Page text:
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A fresh look at clichés

Recently a friend gave me a copy of It’s Been Said Before: A Guide to the Use and Abuse of Clichés by lexicographer Orin Hargraves. I was intrigued to read it because I had been wondering about clichés for some time.

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Concern for global democracy

A new report by the Democracy Project finds that a majority of Americans view democracy in the United States as weak and getting weaker. Even worse, nearly half of Americans express concerns that the United States is in “real danger of becoming a nondemocratic, authoritarian country.”

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Etymology gleanings for October 2018

I have received a letter with a query about whether kibosh might be a borrowing from Hebrew. Both the Hebrew and the Yiddish hypotheses on kibosh are discussed in detail in the book by Gerald Cohen, Stephen Goranson, and Matthew Little on this intractable word (Routledge, 2018).

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Does poverty cause terrorism?

On 11 September 2001 (9/11), some 17 years ago, four hijackings of US commercial planes by al-Qaida terrorists led to almost 3,000 deaths and over 6,000 injuries, and profoundly changed our sense of security.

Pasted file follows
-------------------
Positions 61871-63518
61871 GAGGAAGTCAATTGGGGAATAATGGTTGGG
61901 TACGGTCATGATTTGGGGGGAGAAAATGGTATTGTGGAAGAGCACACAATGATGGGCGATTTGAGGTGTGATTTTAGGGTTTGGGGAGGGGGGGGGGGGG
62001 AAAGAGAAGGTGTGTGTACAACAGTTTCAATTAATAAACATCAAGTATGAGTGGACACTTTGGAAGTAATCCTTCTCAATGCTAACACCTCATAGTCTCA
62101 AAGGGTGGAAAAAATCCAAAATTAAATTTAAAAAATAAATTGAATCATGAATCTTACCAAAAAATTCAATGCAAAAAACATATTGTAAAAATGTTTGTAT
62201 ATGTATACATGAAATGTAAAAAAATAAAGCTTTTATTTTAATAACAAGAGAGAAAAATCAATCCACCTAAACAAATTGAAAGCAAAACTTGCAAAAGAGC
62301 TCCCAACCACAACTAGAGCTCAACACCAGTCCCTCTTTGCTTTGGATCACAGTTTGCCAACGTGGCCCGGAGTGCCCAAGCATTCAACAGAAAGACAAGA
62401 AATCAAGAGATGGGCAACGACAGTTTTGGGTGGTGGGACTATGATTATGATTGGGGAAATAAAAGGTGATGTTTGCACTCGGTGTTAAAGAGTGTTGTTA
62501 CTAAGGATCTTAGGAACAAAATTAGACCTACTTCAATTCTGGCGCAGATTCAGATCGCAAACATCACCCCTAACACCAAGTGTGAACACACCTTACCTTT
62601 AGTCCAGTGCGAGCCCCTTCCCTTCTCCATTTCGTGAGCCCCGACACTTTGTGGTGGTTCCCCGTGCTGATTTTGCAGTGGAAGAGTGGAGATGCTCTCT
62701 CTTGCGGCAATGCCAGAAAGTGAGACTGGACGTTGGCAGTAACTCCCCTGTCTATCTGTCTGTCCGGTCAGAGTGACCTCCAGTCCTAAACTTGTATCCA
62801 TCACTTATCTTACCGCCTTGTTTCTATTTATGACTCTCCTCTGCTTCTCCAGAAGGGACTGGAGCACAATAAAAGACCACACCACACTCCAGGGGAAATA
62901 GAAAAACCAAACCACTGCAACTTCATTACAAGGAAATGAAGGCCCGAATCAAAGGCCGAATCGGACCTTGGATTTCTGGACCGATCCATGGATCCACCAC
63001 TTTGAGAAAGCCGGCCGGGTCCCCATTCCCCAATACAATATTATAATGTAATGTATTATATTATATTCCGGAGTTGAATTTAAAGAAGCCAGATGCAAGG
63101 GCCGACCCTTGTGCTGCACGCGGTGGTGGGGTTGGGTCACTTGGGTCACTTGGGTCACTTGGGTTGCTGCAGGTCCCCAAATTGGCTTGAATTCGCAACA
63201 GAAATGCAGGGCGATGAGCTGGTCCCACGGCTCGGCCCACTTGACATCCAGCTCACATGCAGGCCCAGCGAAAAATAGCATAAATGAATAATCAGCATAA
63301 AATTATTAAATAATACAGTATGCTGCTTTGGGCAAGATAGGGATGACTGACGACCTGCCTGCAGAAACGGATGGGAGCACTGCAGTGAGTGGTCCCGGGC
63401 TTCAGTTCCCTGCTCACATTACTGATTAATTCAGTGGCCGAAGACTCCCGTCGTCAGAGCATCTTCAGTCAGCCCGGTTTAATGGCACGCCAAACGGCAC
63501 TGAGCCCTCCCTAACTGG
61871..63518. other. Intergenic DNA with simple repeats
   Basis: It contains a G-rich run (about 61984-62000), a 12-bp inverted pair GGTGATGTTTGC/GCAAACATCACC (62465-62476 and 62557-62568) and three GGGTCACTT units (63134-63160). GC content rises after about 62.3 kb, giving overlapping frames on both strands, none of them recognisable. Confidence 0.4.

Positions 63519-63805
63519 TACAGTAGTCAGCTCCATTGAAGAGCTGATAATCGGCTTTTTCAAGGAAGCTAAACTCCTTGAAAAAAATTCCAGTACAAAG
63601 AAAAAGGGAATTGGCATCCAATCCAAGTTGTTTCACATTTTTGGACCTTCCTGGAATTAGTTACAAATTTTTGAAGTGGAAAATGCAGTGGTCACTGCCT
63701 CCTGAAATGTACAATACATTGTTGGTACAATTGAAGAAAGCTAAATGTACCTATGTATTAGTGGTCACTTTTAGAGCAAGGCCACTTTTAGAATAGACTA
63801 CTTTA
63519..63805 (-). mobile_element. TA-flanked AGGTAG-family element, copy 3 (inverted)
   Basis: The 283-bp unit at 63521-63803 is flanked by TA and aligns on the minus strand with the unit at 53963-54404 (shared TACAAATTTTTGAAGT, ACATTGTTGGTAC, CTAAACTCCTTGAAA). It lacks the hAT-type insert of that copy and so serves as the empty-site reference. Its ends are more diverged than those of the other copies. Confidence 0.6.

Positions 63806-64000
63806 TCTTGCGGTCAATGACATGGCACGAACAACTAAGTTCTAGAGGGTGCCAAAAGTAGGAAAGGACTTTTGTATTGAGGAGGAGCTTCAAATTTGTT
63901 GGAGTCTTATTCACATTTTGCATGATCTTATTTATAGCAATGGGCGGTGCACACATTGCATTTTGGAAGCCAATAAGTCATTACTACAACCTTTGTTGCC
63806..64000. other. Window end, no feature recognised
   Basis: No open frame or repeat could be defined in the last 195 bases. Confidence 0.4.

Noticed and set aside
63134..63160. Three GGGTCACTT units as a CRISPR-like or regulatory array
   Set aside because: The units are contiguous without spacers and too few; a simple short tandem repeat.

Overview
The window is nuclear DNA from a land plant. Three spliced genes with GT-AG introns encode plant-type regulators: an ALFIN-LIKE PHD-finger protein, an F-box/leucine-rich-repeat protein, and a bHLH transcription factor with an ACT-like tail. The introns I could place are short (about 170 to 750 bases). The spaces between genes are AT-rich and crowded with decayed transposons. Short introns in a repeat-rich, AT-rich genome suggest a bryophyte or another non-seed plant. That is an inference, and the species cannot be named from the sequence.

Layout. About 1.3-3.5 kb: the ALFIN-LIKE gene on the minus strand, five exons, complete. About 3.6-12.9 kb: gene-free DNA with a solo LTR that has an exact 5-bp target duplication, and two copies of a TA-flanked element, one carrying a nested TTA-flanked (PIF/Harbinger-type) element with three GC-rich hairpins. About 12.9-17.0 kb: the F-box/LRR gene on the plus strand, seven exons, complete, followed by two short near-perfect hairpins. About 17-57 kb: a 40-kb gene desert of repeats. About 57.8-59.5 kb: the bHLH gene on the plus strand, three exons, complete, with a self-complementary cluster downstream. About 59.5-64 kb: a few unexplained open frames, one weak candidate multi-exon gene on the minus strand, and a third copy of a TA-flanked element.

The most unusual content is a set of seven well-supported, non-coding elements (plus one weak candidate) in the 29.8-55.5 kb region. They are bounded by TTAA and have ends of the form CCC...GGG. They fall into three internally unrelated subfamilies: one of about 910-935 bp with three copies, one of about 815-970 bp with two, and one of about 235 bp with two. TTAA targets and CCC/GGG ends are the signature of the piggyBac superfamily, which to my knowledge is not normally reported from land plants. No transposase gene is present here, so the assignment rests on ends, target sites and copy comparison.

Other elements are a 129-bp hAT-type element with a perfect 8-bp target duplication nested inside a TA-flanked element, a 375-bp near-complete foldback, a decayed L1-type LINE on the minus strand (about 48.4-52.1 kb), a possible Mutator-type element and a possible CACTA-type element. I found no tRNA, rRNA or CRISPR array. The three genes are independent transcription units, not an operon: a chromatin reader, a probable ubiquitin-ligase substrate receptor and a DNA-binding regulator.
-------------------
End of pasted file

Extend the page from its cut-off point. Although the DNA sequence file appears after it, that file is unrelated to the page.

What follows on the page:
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Returning to our daily bread [Part II]

Bread may not be a very old word, but it is old enough, and, whatever its age, its origin has not been discovered. However, the harder the riddle, the more interesting it is to try to solve it. Even if the answer evades us, it does not follow that we have learned nothing along the way.

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Will Egypt have another uprising?

Egypt is well-known for its exceptionally rich history. For many, the country is synonymous with ancient wonders such as the pyramids of Giza and the royal tombs of Luxor. However, in January 2011, modern Egypt suddenly leapt to the center of the public’s imagination. Over a period of 18 days, millions of Egyptians engaged in sit-ins, strikes, and demonstrations as well as pitched battles with the security forces.

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Not by “bread” alone [Part I]